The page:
Handful of Films Will Be Shown Throughout the Year
In 10 years, the Kansas International Film Festival has grown to include films submitted from at least 20 to 30 international countries, plus many documentarians and narrative filmmakers from the United States. Co-founders Ben Meade and Ben and Brian Mossman work diligently to schedule 40 to 50 films during the week-long festival. The festival runs Sept. 30 – Oct. 6 at the Glenwood Arts Theatre.
“We have a really good problem that after 11 years, we have reached the pinnacle and have too many good films. We don’t have time to play them all, especially the longer narratives,” Meade says. “We are going to take the films we can’t show and offer special screening with something like ‘The Films That Should Have Played at KIFF.’ We only have so many days to show so many great films. With the monthly screenings, we will keep KIFF part of the conversation all year long.”
Brian Mossman agrees that the festival has so many quality narratives and documentaries that scheduling became problematic. He says both screening boards raved over many films. “We had to pull out 10 to 15 films because there simply was not enough time slots. We are hoping to work them in and give these independent films a special screening.”
Mossman watched the narrative films this year. He called out a few films: I Want to be a Soldier, Beautiful Darling, and Vincent Wants to Sea. “The audience we have built up has a higher education and higher income. We don’t normally play the traditional megaplex movies so they expect the thought provoking films. Two others jump at me, We Need to Talk about Kevin and Take Shelter. Like a good restaurant, our menu is movies. We are opening doors that moviegoers never knew existed, just like trying a new dish.”
Initially Kansas City’s film enthusiasts supported the Kansas City Filmmakers Jubilee (now the Kansas City FilmFest). “Some of us realized that the Kansas side of the metropolitan area was not being served by the festival. When the Mossmans opened the Glenwood Arts Theater (part of the Fine Arts Group of movie theaters), they knew they wanted to cater to a sophisticated clientele,” Meade says. “We quickly found our stride and were attracting major talent and sponsors. We were showing impactful films and we still follow this ideal,” Meade says.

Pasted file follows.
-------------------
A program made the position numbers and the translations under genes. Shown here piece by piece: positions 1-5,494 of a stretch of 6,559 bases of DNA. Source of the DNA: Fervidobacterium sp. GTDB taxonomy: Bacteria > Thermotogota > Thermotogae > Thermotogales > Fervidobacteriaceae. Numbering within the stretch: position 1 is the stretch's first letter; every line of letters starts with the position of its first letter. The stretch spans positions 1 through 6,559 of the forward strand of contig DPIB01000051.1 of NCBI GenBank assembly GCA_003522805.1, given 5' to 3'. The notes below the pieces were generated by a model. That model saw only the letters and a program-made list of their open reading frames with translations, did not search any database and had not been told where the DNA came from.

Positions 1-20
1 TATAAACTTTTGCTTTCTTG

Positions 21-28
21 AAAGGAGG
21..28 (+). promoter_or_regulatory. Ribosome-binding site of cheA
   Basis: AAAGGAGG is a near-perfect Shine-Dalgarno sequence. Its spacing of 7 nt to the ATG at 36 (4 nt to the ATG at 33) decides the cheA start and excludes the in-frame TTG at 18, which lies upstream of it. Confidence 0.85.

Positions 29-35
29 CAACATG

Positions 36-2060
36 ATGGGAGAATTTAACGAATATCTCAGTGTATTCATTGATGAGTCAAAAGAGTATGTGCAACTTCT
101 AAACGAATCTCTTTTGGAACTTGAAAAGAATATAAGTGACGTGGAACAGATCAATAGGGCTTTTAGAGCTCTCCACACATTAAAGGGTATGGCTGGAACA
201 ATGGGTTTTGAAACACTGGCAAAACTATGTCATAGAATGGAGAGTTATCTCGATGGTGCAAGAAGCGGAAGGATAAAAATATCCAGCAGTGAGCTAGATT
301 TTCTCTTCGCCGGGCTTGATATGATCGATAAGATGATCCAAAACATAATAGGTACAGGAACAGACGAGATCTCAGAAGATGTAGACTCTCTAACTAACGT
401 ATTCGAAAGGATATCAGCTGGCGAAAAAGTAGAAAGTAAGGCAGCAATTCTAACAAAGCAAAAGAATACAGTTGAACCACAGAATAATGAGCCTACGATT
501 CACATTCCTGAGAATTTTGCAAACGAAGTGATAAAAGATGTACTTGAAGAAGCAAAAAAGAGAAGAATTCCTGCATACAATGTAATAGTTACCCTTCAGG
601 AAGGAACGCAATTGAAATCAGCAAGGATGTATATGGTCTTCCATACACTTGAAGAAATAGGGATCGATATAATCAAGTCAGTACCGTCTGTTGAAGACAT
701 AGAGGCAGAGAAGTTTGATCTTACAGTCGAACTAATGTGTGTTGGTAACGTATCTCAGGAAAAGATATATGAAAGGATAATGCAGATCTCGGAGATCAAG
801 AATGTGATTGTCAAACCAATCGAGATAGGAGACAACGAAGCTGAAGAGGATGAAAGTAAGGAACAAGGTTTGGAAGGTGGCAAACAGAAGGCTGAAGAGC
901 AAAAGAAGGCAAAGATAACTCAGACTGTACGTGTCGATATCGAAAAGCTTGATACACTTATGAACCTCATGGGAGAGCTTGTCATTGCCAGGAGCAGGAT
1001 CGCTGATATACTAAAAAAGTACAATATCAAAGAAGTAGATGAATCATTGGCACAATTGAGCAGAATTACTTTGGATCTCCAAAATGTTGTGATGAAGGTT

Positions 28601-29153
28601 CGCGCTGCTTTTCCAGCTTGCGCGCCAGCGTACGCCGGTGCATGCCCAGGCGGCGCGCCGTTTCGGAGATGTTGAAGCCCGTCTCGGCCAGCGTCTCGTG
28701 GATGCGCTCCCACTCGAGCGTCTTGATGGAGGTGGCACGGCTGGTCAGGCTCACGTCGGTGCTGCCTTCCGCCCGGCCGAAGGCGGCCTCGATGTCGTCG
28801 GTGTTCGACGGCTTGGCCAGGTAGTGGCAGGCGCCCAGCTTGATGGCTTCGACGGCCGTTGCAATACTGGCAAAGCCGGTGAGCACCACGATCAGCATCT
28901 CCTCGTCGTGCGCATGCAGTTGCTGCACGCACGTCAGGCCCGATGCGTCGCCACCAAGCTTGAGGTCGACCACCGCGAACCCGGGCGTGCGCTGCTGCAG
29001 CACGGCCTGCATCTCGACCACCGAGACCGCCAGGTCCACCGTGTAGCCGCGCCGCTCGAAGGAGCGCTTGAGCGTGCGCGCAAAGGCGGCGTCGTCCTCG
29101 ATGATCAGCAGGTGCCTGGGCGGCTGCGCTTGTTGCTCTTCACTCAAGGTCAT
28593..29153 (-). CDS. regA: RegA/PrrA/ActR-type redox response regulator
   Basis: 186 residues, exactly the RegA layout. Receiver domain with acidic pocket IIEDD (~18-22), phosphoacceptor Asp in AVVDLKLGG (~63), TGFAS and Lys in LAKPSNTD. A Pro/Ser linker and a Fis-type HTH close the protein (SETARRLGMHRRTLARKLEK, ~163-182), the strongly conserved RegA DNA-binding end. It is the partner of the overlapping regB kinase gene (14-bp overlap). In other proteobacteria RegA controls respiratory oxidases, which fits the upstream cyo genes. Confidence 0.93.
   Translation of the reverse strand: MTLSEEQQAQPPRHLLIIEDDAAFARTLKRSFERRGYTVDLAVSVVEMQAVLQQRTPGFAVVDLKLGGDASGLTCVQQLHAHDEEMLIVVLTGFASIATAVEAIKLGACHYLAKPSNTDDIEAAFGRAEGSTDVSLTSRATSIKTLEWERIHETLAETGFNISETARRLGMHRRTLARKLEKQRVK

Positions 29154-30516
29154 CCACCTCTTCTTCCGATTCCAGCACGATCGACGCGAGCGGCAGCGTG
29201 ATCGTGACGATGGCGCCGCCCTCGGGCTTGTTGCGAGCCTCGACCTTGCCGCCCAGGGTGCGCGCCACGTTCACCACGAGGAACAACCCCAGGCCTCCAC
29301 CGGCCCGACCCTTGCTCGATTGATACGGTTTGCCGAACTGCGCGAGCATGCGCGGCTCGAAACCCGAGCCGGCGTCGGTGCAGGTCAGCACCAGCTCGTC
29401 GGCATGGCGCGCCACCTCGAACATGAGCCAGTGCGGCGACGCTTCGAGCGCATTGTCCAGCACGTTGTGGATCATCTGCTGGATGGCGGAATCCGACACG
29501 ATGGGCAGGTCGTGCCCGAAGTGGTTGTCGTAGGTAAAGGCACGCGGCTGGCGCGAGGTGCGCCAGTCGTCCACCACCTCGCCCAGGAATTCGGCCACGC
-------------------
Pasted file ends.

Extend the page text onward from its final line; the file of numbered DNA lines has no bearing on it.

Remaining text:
KIFF attracts local, regional, and national work, recognizing visiting filmmakers and screen personalities, increasing public awareness of independent and classic cinema as a cultural, economic, and educational asset. The festival ends with the presentation of the Jury Awards for the best Social Justice Documentary and the Best Feature Narrative Film. Audience members also get to vote on their favorite Narrative and Documentary Films.
Meade, who owns Cowtown Media Group, produces, writes and directs his own works. He has made nine feature films and 27 shorts. He also teaches at Avila University. He spent part of the summer at a film festival in Mexico, promoting Que Viva! San Miquel de Allende. “It’s an experimental film shot on Super 8 and very abstract.” His latest film, Woke Up This Morning in the Arkansas Delta, looks at the “humor, hardship, music and art that lies along the Mississippi River, largely ignored by the American people. It will probably be part of the festival.
Meade says film festivals like KIFF owe Robert Redford thanks for showing films that aren’t part of the mainstream theater as the at the annual January Sundance Film Festival in Park City, Utah. There’s the Independent Film Channel. “They give us the time of day. They know how we spend our time and energy.”
Some of the films that Meade is excited to bring include the Hungarian film called Another Planet that looks at child labor and trafficking and A. Hitler, a fictional film that takes a psychological look at Hitler The film was 15 years ago, but director Barry J. Hershey didn’t have creative control, but he got it back, Meade says.
“I always believe that the best stories are real. Human beings are truth trackers. If film festivals are done right, they bring people together of all races, creeds, socio-economic levels … we are not going to lose our film community and our momentum. We will take the paradigm shift that asks us to structure how we show films and rock and roll as usual. This is in our blood.”